Bears are on the loose in Kitimat and the problem is attractants, the Conservation Officer Service said, on Sept. 22, adding the public’s assistance is needed to curb the trouble.
Zane Testawich, conservation officer, told the Kitimat Northern Sentinel the COS is receiving an increasing number of calls daily regarding bears in the district.
“The message is that if people do not want a bear in their yard or in their fruit trees then they needed to clear their garbage, and any other attractants in their yard,” he said, this includes recycling and birdfeeders.
Calls to the COS, the District of Kitimat and the RCMP have increased substantially in the last three to four weeks with officers from Terrace now attending Kitimat on a daily basis.
Many residents have done a fantastic job in managing the situation with attractants, Testawich said, but there is a bigger message.
“The people who fail to manage the attractants are the people who are seeing and are having these interactions with bears. By interactions, I mean, the bears are in their garbage, the bears are in unpicked fruit trees or eating the fruit off the ground under the tree. So, if we can just get more people on board we would have to deal less with bears in the District of Kitimat,” Testawich said.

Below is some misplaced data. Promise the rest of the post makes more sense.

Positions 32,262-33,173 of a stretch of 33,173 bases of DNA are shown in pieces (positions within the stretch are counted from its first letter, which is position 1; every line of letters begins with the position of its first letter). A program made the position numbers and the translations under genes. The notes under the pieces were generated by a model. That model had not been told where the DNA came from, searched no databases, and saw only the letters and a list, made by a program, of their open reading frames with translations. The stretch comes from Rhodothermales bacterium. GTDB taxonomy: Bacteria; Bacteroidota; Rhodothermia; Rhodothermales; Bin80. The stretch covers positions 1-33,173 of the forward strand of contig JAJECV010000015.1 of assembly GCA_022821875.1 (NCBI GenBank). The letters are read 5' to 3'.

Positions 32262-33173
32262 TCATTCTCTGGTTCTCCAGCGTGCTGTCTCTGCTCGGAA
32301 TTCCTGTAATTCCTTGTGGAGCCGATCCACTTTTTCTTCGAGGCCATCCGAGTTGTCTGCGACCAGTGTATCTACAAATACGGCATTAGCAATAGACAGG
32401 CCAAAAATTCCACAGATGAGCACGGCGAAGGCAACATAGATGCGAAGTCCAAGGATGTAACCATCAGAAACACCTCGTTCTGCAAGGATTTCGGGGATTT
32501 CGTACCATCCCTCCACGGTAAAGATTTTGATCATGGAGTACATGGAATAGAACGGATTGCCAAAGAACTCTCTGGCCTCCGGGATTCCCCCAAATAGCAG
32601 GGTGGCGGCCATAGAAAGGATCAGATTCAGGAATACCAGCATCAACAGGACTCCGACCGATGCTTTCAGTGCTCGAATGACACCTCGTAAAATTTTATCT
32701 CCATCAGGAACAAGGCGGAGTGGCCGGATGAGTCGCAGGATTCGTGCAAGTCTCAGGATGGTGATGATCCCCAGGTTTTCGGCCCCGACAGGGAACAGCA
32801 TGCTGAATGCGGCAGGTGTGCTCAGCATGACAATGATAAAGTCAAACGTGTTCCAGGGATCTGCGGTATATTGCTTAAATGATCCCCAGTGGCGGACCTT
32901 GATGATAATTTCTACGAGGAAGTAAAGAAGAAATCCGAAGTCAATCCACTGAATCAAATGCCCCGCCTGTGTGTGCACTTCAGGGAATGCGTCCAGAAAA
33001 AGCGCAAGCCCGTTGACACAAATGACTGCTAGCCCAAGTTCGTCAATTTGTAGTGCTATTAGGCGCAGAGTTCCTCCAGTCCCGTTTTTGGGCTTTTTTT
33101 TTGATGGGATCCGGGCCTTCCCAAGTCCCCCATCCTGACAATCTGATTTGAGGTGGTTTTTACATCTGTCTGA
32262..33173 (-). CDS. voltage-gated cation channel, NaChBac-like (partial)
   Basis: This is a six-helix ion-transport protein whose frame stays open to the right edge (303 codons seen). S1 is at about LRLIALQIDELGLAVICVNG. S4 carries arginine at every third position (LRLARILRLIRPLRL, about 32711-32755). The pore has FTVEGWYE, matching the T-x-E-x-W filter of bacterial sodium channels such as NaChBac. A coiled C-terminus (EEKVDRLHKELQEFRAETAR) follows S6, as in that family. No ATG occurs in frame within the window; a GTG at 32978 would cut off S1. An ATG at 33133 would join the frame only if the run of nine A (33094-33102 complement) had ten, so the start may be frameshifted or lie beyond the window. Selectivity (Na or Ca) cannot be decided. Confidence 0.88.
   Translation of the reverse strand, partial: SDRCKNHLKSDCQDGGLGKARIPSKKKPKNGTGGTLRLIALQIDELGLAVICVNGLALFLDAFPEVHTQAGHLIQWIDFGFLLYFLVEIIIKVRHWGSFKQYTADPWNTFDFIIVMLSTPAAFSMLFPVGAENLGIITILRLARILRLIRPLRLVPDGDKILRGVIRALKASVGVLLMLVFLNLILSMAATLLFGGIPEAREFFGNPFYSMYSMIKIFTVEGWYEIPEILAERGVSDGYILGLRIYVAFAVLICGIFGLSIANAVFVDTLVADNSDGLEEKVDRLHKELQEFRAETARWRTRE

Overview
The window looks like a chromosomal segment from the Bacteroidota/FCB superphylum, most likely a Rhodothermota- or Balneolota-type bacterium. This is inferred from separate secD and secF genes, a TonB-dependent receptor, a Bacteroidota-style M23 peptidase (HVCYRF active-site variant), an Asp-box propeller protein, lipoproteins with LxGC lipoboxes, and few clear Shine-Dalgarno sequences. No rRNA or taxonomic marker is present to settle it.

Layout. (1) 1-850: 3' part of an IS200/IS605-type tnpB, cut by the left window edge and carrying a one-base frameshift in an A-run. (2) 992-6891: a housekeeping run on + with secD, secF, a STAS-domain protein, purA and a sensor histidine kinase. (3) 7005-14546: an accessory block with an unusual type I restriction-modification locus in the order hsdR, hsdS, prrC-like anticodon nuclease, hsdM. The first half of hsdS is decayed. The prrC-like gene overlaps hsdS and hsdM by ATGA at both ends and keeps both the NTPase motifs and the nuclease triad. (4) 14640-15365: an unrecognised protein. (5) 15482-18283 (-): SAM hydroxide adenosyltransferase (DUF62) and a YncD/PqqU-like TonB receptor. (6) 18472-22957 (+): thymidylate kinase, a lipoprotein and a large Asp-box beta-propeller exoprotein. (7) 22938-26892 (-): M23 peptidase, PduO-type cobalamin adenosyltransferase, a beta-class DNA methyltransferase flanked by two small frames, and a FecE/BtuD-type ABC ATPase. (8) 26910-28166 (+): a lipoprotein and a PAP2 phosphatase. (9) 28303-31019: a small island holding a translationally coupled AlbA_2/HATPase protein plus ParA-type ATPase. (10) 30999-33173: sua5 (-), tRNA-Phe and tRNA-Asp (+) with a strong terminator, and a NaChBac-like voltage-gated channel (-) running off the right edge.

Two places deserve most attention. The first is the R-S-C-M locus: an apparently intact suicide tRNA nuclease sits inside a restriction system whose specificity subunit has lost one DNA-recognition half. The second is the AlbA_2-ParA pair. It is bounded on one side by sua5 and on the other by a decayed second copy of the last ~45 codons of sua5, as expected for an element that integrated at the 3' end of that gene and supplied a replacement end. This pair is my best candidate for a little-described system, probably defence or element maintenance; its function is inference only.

“We want people to secure all these attractants. We want the garbage stored in a shed. If they don’t have a shed the District of Kitimat has many options. They have a local dump which is a short 10 mins. drive away. They have pick-up Mon. through Fri. on regularly scheduled days.”
If residents can’t get rid of their own garbage, the COS suggests contacting friends to assist, or perhaps use a dumpster at their work, with permission from their employer.
Bears are coming into town searching for food sources to bulk up on calories before entering hibernation.
“Generally, within the community, we’re seeing black bears into the garbage … There have been quite a few grizzly bear sightings, but a lot of them are along the riverbank.”
The conservation officer said with the recent heavy rain the river bank has blown out and this affects the bear’s feeding habits. The regular food, such as salmon or carcasses, leftover on the river banks has now washed away.
“Those bears are going to be looking for garbage cans, essentially within the district of Kitimat. It’s more important now than ever to make sure that those attractants are secured,” the COS officer said, adding that with so many attractants around bears are now roaming and searching for food sources during the day.
Any bear sighting should be reported to the RAPP line at 1-877-952-7277.
K-J Millar | Journalist
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